By Maria Saporta
Achieve Atlanta, the ambitious program to dramatically increase the number of Atlanta Public Schools students who graduate from college, announced a needs-based scholarship program on Monday.
The scholarship will provide up to $5,000 a year – renewable for up to four years – as an incentive to help APS students receive a college degree.
The program was made possible through a $20 million seed grant from the Joseph B. Whitehead Foundation, one of the Robert W. Woodruff family of foundations.
“I’m really overwhelmed with emotion to see all of you here today,” said Tina Fernandez, executive director of Achieve Atlanta. “We have set a goal in the next 10 years. We are going to double the number of APS graduates to get a college degree.”
Currently 22 percent of APS graduates are projected to earn a post-secondary degree or credential, Fernandez said. The goal is to double that number in 10 years. Achieve Atlanta expects that about 900 students will receive the scholarship this year.
For students attending a two-year college degree or a technical program, the award is for up to $1,500 per year – renewable for two years.
It is expected that the scholarship will provide “last dollar” assistance. It would be combined with other sources of financial aid and reduce the need for students and families to take out high-interest loans.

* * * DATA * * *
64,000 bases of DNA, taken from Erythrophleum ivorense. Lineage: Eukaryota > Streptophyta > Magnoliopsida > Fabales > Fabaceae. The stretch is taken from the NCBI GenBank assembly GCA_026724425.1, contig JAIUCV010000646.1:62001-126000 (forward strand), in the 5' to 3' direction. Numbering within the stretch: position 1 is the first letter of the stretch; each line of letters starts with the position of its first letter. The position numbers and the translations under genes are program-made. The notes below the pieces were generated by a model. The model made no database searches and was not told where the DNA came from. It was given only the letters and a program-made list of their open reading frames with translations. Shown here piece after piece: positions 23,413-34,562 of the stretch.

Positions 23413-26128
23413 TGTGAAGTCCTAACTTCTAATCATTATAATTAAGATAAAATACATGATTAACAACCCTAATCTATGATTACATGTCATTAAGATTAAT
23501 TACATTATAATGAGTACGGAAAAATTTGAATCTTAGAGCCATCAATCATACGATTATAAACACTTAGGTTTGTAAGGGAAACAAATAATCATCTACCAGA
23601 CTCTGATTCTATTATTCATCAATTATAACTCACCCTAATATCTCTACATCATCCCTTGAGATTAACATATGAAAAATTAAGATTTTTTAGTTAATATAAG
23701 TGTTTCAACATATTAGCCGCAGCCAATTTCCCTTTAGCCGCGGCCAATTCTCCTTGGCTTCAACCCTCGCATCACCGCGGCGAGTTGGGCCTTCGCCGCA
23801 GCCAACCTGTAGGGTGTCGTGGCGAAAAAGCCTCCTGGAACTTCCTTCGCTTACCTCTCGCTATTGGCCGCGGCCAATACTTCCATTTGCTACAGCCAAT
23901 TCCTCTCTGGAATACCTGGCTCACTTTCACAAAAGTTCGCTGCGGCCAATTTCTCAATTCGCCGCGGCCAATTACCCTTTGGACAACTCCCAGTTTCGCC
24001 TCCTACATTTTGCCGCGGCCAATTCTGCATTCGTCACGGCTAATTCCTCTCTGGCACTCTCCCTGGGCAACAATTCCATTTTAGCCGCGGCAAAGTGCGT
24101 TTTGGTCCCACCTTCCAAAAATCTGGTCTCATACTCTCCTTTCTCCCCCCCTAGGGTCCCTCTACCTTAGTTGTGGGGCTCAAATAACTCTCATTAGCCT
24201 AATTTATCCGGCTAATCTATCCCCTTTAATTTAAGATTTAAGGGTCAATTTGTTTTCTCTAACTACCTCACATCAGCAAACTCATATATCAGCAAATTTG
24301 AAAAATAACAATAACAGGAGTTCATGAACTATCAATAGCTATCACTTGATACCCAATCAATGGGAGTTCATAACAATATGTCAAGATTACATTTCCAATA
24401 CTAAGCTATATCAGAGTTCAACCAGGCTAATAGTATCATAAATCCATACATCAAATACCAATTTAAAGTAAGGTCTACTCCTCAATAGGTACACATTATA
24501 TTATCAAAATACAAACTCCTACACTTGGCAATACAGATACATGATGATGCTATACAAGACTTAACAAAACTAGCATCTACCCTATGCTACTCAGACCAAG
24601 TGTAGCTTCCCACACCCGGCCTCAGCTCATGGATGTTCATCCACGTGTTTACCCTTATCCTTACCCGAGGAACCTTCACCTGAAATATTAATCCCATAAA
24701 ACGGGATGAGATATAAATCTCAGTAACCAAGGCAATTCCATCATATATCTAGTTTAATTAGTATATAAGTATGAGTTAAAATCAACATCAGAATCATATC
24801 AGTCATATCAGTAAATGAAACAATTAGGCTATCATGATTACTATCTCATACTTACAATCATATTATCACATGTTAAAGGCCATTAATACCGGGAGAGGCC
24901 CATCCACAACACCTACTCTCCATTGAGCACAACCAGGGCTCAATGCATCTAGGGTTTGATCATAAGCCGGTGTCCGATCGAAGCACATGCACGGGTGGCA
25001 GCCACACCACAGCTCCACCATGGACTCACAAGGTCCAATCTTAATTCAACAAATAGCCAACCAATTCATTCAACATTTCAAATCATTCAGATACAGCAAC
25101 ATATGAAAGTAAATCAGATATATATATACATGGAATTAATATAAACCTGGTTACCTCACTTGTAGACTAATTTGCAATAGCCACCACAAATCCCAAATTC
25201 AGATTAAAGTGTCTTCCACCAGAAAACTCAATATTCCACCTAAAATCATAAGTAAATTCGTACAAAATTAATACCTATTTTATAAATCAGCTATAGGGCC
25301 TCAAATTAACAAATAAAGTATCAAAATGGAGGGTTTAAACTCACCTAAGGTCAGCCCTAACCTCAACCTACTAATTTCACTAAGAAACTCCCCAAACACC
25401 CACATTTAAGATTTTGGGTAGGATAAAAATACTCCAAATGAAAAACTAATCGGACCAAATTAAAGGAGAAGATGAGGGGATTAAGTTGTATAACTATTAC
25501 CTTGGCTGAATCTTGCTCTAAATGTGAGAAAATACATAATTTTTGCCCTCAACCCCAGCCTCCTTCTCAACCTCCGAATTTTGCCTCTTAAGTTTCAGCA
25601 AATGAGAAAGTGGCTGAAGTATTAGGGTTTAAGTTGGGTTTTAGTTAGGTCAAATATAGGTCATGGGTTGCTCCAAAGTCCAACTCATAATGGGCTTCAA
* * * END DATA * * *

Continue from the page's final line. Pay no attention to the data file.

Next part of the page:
APS students will be able to start applying for the Achieve Atlanta scholarships in early March. To be eligible, students will have to be graduating from an APS high school and achieve minimum standards related to GPA, financial aid and post-secondary enrollment.
“It is a gam changing day,” said APS Superintendent Meria Carstarphen. “It is a day when we can see the mission of the district come alive.”
As a way to demonstrate the potential outcome of the scholarship, Alimah Dawkins, a South Atlanta High School student, spoke of how the financial assistance would fill critical need for her desire to go to college. On behalf of all APS seniors who want a post-secondary education, she thanked every one who had played a part in launching the program.
Russ Hardin, president of the Whitehead Foundation, also was pleased.
“We are excited and pleased with the progress made in very short order,” he said in a brief interview after the announcement. “We hope that an incentive like this will help APS improve its college graduation rates. What could be better than us supporting 900 kids from Atlanta to go to college?”